Hailing from Philly, Mkyal-Michelle has always had an interest in poetry and writing. Here are two pieces she wrote this year as she sought out to become more in touch with her African-American identity. Thank you for your submission Mykal and good luck at Spelman next year!
I Didn’t Know I Was Black
I didn’t know I was black.
I know it sounds silly, but, for a long time, I just didn’t know. I knew my skin was darker, and my hair was curlier, but if you were a little girl who only ever went to school with a bunch of white kids who would never be as dark as you, what would you think? I know for a fact my pre-K brain wasn’t advanced enough to handle the confusion that came along with identity. To me, my hair was no different than Rachels, and, sure, I wore my hair in braids more than she did, but if Rachel could jump in the pool without a swim cap on, then why couldn’t I?
I didn’t see a difference.
You would think being the only black girl in a grade of 130 would be a challenge, but for me, it wasn’t. At least, not initially. It took me until 5th grade when my history teacher pulled me out of class to ask, “As the only colored person in the room, what do you think about how our study of slavery is going?” It took me a minute. First, to process the fact that I really was the only black person in the room. And second, to process the fact that this man just called me colored. I started to question myself. All of a sudden, I started to realize how lonely I was.
Being the only black girl in the grade started to affect me because I had no one to talk to when situations made me uncomfortable. As a 12-year-old girl, when your teacher asks in front of the class if you would make the Kwanzaa presentation at the holiday assembly because “you would be perfect,” what would you do? Would you say no, because it’s offensive to assume a person celebrates Kwanzaa just because they’re black? Or would you, like me, say yes because you don’t want to make a scene?
In 7th grade, I skipped a week of school because I couldn’t handle our in-depth study of the Civil Rights Movement. It wasn’t the content, it was the stares. I didn’t like sitting in the back of the class with my head down every time the movie said the n-word, and I didn’t like having to explain why I cried every time we talked about Bloody Sunday. I don’t like people feeling sorry for me.
Now, I know I’m black. I know I’m different. After my parents spent a few years making me watch every episode of That’s So Raven, and The Proud Family, I started to realize how important representation is. Them showing me positive examples of black females in similar positions made me realize…it’s cool to be black.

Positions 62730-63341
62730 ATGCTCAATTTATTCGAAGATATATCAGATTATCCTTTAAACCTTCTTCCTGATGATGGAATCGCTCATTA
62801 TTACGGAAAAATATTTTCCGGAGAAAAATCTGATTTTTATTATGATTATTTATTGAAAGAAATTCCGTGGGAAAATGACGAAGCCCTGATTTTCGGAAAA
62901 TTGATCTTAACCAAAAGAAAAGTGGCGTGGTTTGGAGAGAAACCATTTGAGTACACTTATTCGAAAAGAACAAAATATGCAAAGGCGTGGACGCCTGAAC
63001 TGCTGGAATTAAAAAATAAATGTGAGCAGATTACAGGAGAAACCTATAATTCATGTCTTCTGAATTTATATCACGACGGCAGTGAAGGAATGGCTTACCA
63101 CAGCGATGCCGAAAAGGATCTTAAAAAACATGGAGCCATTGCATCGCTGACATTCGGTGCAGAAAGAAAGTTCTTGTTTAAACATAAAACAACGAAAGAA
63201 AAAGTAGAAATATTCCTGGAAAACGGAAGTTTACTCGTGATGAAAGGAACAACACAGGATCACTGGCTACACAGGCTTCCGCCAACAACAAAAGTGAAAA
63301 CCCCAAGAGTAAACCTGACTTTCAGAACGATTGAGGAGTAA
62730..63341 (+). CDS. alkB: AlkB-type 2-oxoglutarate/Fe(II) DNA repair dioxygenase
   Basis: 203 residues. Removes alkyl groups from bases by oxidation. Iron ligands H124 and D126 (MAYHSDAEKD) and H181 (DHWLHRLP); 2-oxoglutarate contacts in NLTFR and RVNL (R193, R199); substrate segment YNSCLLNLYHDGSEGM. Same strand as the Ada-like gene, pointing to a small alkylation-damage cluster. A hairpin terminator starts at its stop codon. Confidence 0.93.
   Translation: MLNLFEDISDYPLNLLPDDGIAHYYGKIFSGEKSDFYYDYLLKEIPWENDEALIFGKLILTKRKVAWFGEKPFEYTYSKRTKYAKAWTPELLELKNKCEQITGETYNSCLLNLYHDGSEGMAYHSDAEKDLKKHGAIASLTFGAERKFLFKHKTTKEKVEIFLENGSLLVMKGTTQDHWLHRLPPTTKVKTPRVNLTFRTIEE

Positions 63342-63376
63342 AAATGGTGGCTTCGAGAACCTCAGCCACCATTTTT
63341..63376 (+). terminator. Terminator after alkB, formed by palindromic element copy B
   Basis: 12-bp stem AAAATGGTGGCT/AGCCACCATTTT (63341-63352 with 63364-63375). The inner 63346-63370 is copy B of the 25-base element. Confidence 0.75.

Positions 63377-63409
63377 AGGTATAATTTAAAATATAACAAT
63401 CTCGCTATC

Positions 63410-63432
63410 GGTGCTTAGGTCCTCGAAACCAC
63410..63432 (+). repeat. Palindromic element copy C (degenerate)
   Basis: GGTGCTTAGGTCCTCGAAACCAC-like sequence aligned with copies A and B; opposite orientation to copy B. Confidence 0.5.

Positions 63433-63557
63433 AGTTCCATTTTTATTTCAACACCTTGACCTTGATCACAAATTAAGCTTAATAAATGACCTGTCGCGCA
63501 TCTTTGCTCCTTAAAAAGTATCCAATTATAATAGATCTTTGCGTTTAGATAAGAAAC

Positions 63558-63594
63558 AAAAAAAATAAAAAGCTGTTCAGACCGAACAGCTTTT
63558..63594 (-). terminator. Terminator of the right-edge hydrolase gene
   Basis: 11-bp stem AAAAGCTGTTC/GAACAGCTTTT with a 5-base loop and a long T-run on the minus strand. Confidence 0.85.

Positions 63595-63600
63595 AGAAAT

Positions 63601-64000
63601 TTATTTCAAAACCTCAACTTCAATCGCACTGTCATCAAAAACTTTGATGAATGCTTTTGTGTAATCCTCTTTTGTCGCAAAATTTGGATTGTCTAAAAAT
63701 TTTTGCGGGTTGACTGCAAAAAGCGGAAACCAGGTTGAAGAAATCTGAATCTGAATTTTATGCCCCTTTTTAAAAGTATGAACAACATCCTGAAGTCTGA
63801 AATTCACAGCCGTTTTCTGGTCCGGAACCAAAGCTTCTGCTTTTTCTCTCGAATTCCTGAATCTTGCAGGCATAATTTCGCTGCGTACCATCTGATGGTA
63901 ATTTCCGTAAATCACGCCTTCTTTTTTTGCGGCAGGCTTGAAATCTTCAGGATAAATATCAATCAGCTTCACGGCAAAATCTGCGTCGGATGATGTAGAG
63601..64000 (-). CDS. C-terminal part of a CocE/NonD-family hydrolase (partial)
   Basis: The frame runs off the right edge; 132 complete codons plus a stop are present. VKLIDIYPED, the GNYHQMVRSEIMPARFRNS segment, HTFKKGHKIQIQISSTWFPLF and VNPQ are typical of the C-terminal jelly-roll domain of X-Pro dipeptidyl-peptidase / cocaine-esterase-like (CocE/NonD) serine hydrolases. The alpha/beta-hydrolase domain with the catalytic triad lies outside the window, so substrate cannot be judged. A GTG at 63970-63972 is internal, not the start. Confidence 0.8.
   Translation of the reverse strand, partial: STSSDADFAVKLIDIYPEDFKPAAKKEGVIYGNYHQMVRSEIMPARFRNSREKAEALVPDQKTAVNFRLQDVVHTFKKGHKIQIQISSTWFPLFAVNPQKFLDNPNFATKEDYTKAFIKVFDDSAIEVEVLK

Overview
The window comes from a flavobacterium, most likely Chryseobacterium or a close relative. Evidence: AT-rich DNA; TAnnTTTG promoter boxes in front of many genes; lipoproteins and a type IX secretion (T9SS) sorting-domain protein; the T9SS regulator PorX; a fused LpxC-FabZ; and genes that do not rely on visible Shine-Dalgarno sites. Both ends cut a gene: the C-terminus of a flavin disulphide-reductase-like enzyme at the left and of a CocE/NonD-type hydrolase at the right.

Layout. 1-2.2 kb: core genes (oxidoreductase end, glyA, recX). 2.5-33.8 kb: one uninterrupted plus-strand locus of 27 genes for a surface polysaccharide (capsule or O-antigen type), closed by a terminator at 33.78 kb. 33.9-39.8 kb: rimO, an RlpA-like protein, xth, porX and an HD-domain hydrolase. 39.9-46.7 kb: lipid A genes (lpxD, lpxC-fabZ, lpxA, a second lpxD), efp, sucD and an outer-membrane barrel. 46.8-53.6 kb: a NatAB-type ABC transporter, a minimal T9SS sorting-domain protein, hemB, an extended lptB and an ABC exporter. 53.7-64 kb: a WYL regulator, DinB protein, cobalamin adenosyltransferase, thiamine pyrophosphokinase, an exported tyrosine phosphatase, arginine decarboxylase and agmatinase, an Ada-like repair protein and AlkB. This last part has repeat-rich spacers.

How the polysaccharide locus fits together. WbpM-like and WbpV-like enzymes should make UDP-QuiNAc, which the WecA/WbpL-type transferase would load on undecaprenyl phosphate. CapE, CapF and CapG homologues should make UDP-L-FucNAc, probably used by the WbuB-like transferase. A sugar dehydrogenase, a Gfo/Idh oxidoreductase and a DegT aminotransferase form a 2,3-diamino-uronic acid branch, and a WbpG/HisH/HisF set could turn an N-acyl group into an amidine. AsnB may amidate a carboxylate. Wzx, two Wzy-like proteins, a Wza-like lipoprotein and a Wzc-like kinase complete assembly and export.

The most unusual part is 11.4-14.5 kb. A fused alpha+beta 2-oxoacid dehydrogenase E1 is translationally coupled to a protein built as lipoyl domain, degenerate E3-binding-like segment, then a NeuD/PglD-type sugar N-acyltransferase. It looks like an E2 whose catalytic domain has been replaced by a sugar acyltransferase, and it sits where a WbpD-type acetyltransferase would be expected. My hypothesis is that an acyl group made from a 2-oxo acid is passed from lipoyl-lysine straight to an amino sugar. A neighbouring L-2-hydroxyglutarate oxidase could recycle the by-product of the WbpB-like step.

Since entering Upper School, I have new black peers to identify with, but along with new faces came some new challenges too. Some of them judge me. My skin is too light, my hair’s too long, and I don’t speak how I’m “supposed to.” I’m not black enough. When people make these remarks about me, it feels like I’m back in Lower School. They’re making assumptions about what they think “black” is supposed to be. But why does black have to be one thing?
Defending myself on both ends of the spectrum has taught me more about who I am as a person. I am comfortable defining my blackness on my own terms. I have learned to embrace my identity. My school has stayed the same, but I have changed the way I view myself in it. In a way, I am thankful for those past experiences, because it has taught me how to overcome adversity and to remain true to who I am. My blackness does not define me, and I now know that I am under no obligation to make sense to anyone, other than myself.
I am an intellectual
But I’m not supposed to be.
I think that I am beautiful,
But I am not supposed to think
I think about life
What can I be?
What am I allowed to be?
What am I expected to be?
Mama says I can do all that I put my mind too,
But I am supposed to stay away from distractions
“Stay out of the way”
Girls like me are not supposed to find their way
You are allowed to be anything you want to be
In a society that oppresses the black girl trying to be somebody
I challenge you to be somebody
Be so good they’ll have no choice but to watch in awe.
Be so passionate that they can’t help but feel your pain
Make them understand
Understand that you are a light in an otherwise somber existence
Let your melanin be your light
I am naturally me
My hair curls so tight
They’ll make anyone spiral into confusion
Confusion is okay
It is okay to not know who you are
Identity is Americas greatest query
Assimilation is America’s worst past time
You owe them nothing
You owe yourself everything
You read you write, you fight
Because you can be everything they say you can’t
Opportunity waits for no man,
So you step up and be a woman
Life will try and push you down
But you rise above
You set the tone
Be so good they can’t ignore you
You are intelligent
You are my sister
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